Since botanical garden is not just a public park, its collections contain not only ‘pretty’ plants, but also botanically and medicinally interesting species, some of them the being poisonous or allergenic. Therefore we advise you not to touch the plants in the arboretum and especially to keep an eye on children!

Tree care and arboriculture

Most trees in the arboretum are more than 50 years old, but we also have several centennials. Even though 50-100 years is just a part of a lifespan of many tree species, we consider ours to be quite old because here at the Botanical garden they are growing in an unnatural and unfavourable environment: the heavy loamy soil retains too much water, the air is polluted with car exhaust fumes, and during the summer months the Garden is surrounded by hot city asphalt. Many of our trees come from different parts of the world and have been gradually and carefully acclimatised to our continental i climate. Shrubs and trees from either colder places (mountains) or warmer places (the Mediterranean) grow successfully in the arboretum, but their lifespan is usually shortened because they have to ‘fight’ the unpleasant climatic conditions and are therefore physiologically exhausted.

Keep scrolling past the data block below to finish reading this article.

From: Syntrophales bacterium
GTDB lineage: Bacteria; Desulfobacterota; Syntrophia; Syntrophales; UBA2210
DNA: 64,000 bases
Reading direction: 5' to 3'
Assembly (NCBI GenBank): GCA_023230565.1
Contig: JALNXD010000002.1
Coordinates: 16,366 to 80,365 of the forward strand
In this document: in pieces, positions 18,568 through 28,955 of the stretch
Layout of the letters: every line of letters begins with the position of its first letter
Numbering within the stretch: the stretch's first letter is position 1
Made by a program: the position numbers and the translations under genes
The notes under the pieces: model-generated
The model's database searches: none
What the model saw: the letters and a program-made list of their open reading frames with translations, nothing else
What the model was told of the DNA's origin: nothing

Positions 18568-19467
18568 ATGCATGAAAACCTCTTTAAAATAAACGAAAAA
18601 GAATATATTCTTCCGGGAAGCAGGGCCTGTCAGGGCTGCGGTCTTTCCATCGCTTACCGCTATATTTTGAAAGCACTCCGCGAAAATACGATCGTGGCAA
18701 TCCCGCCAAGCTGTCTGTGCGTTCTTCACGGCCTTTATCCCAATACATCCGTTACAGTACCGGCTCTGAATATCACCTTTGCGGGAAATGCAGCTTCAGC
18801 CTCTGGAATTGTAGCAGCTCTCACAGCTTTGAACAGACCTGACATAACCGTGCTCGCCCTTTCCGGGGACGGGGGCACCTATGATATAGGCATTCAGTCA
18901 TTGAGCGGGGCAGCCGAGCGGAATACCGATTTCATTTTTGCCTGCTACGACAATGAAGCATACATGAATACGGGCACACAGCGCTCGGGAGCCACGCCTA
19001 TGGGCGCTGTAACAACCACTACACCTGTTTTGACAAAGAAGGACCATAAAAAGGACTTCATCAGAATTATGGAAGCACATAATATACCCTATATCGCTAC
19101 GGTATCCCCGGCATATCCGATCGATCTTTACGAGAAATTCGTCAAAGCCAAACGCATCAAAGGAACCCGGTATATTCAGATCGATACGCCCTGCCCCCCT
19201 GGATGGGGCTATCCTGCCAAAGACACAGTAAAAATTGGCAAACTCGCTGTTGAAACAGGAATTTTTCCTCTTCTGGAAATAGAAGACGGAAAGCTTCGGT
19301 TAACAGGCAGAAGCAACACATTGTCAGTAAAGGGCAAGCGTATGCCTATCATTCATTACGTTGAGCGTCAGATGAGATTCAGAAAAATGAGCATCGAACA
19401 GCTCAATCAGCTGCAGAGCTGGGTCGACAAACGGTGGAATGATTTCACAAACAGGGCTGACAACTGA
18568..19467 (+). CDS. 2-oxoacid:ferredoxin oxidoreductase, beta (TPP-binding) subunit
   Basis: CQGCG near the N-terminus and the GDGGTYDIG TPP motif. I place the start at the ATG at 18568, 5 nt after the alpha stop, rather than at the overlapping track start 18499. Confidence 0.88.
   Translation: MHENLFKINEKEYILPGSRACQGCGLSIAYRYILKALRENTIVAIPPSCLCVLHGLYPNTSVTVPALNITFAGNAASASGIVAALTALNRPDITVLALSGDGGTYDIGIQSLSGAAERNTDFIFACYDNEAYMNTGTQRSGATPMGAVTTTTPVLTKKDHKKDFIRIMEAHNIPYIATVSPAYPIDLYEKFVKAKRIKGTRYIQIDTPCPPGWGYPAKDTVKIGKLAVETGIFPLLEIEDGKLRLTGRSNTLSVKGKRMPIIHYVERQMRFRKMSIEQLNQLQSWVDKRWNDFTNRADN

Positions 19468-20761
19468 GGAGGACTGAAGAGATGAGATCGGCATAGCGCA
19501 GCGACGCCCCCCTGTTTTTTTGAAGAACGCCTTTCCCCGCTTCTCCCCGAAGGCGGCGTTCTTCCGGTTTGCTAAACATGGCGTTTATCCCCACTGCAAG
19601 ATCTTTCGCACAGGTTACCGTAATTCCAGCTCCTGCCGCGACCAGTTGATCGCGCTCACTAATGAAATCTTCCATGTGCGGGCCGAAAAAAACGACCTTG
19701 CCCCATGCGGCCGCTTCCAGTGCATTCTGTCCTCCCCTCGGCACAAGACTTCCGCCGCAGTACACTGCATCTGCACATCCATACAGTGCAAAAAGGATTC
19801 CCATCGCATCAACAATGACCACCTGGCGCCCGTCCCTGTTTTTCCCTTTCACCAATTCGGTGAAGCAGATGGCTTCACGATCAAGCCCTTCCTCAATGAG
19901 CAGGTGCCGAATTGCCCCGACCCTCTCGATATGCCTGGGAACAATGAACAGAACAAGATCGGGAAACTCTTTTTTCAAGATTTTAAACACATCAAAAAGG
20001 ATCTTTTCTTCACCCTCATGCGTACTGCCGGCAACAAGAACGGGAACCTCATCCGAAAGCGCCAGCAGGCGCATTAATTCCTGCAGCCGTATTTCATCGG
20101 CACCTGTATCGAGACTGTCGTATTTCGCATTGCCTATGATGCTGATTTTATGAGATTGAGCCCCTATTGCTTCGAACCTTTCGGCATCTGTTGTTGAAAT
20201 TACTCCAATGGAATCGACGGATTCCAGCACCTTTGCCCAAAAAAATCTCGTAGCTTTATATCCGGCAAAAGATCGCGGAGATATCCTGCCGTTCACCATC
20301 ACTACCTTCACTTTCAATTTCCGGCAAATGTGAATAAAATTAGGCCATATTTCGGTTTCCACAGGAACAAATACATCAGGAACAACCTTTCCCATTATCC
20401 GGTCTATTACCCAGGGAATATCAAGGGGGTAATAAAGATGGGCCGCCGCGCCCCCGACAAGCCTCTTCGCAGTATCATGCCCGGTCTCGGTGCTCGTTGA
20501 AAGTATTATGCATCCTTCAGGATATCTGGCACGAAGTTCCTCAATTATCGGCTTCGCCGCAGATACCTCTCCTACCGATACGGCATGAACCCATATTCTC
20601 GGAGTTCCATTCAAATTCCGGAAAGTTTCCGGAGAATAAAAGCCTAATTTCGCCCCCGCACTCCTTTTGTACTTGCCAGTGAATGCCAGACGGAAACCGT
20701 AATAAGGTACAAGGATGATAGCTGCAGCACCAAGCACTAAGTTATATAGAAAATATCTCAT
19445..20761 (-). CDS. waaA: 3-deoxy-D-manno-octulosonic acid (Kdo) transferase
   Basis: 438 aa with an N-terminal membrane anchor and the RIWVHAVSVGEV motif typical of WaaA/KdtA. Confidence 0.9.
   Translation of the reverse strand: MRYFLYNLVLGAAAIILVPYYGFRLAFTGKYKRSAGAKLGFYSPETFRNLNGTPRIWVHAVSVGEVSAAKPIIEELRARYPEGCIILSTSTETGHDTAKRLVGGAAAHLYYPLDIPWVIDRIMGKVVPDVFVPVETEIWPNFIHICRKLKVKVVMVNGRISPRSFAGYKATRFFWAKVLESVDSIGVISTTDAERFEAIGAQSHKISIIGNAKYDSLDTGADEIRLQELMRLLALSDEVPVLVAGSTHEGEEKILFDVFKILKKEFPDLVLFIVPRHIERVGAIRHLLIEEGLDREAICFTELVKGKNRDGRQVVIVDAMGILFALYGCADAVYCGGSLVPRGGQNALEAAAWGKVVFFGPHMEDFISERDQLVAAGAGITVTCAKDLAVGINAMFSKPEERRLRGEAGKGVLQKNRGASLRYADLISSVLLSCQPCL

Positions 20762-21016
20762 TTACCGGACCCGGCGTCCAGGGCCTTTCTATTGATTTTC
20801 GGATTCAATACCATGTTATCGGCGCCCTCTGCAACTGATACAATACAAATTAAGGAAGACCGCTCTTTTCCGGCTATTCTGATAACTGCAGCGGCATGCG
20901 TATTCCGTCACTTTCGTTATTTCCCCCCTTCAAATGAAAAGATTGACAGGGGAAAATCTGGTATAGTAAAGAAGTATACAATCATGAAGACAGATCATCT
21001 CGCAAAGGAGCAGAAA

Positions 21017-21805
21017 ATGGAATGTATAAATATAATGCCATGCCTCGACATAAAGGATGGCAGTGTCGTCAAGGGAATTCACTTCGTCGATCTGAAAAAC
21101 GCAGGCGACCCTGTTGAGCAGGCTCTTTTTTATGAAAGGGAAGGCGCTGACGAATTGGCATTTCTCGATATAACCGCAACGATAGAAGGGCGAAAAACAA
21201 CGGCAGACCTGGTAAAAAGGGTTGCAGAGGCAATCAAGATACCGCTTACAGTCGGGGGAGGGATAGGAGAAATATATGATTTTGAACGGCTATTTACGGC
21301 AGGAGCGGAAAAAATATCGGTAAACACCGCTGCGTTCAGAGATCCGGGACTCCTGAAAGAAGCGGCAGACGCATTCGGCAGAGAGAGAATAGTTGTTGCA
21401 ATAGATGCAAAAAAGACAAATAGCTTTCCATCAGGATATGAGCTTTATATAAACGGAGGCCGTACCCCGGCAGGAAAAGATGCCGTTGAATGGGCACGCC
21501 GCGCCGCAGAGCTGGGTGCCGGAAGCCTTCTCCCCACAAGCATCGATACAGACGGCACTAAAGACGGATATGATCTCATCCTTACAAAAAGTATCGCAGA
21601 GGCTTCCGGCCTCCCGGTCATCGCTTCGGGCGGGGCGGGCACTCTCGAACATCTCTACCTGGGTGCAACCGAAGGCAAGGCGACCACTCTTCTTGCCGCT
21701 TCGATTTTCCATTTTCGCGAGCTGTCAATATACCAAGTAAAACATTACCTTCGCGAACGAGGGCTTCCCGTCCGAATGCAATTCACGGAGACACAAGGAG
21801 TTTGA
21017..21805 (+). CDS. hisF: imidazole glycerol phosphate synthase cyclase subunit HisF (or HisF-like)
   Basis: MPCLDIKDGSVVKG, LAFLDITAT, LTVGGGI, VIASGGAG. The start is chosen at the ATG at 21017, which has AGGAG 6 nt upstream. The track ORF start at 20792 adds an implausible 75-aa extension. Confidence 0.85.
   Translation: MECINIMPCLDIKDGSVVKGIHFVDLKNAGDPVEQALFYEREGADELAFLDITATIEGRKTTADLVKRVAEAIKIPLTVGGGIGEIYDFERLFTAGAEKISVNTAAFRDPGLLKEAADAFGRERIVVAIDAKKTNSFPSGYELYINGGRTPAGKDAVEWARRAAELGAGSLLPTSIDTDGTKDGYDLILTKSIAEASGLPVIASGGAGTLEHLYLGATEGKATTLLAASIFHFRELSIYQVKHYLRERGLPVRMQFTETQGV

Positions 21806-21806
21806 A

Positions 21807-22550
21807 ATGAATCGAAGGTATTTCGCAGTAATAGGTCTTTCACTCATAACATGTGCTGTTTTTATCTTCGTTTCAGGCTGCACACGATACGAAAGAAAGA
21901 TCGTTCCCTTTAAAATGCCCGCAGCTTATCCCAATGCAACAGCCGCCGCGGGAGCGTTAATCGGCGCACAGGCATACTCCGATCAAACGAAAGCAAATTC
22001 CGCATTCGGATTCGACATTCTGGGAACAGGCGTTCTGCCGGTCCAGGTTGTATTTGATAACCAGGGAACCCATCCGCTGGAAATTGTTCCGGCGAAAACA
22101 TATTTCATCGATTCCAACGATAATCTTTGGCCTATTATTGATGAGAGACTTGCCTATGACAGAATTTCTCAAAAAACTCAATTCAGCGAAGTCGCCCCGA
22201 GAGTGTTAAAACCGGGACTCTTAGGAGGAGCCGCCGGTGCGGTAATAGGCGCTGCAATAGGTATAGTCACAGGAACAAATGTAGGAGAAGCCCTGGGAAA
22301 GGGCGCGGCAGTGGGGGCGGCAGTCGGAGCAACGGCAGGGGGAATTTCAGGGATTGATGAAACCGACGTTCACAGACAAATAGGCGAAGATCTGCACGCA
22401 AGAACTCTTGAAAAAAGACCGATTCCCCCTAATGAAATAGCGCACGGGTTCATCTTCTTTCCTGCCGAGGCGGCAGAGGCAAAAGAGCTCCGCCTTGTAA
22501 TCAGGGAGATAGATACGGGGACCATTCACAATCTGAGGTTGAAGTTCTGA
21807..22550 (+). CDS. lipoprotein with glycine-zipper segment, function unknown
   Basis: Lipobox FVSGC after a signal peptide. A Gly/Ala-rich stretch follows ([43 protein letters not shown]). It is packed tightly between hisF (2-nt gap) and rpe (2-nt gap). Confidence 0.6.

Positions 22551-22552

The trees are regularly inspected and pruned as necessary, and their stability is checked using modern diagnostic tools, e.g. resistographs an ultrasound, with calculation of their statics. Older trees which no longer have the ‘right’ habitus, we shape and keep safe and use them as habitat trees for bird and bats. Sometimes, due to severe wood rot, we have to cut down a tree, but usually this s the last step after strong formative pruning. We apologize for the occasional noise from machines or chain-saws and for the temporary closing of some paths. All the work is carried out by professional certified arborists which use ropes for climbing – we try not the use heavy cranes and any equipment that would damage our plants or the Garden itself.

Despite regular control, some changes in the tree trunk or roots that are not visible remain undetected and it can happen that an old tree fells during a storm or after long and heavy rainfall. Small, dead branches and twigs are shed during strong wind, which is a natural process of ‘self-cleaning’ but can be dangerous for the passer-by if they fall from 20 meters or higher.


Therefore we ask you not to take cover under trees during stormy and windy weather, for your own safety.